Pandemic training helps bridge the gap between broadcasters and health sector

Over 30 participants representing broadcasters across Asia took part in a workshop to prepare broadcasters in the event of a pandemic. The workshop was a pre-summit event for the Asia Media Summit, taking place in a week where the new bird flu virus and coronavirus continue to make headlines.

Delegates from Hong Kong, Pakistan, Indonesia, India, and the Philippines shared their experiences with disease outbreaks and other disasters at CBA’s event: Be Prepared! Managing Your Organisation Through a Global Pandemic.

The workshop was praised for engaging with a topic that many hadn’t seriously considered previously, despite its pertinence. One of the speakers, Nalaka Gunwardene, a Sri Lankan science writer and director of TVE Asia Pacific tweeted: “Revealing: In a room of 30+ broadcast reps from across Asia, only 1 says his stn (NDTV) has an internal disaster response plan.” Although this could also suggest that some broadcasters have plans, but not all of their staff may be aware of them.

Therefore it was also a case of discussing where a network would begin with a strategy on broadcasting during a disaster. ‘Business Continuity Planning’ was highlighted as essential for broadcasters. Planning for disaster seemed a daunting task for many in the room. Dr Goh Moh Heng, one of the speakers, and President of the BCM Institute in Singapore, suggested starting small, creating a plan for how to broadcast when staff did not have access to their offices, for instance.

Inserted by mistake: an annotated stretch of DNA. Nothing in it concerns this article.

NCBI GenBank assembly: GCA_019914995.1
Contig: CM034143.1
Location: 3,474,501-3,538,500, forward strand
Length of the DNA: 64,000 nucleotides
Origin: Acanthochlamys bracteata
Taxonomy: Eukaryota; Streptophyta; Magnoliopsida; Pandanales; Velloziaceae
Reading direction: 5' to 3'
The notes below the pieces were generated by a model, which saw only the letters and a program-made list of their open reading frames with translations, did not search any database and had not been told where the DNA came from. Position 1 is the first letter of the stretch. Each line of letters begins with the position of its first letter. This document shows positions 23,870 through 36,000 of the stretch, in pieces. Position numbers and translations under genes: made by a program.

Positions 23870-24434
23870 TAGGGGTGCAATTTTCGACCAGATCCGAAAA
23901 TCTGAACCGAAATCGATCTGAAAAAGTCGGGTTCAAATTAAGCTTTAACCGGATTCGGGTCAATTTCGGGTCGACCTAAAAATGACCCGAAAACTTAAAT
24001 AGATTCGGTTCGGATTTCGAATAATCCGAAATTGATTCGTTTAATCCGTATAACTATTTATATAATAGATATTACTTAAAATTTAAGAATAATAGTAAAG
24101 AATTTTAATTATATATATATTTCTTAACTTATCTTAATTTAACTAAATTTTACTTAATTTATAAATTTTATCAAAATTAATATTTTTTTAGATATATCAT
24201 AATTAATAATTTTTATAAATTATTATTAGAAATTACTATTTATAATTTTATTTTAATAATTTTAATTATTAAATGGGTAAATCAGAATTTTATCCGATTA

Simanjuntak Cosmalinda, TVRI, Indonesia

The four speakers led discussions on media ethics in the event of pandemics. Dr Mike McCluskey, former CEO of Radio Australia posed the question: “Providing information to save lives is essential, but over-telling of pandemic tragedies can add to the trauma in people’s lives, how do we provide the right balance?”

Dr Graham Tallis, from the World Health Organization, discussed bridging the gap between the media and public health experts, and cited a number of practical initiatives, such as regular WHO meetings with the media, appointing spokespeople in health sectors. He also suggested that the health sector needed to be up to date with social and mobile media and use it proactively to disseminate health messages and counter misinformation.

Broadcasters at the event also expressed an appetite to engage more with the WHO over pandemic preparedness.

Trust was also highlighted as a key factor for broadcasters in fulfilling their role in a crisis. And that trust is developed over time through broadcasters being consistently accurate, reliable and involved in communicating disaster-related information, even when a disaster isn’t occurring.

The event also coincided appropriately with a week of 10-year commemoration events taking place to remember those who died from Sars, and its impact.

See also:

Images from the workshop on Flickr
Nalaka Gunwardene’s blog post on communication and pandemics, and workshop reflections

Nalaka Gunwardene’s column, Public trust in times of global pandemics, in Ceylon Today

View the speakers’ presentations below:

Top image: Nalaka Gunwardene

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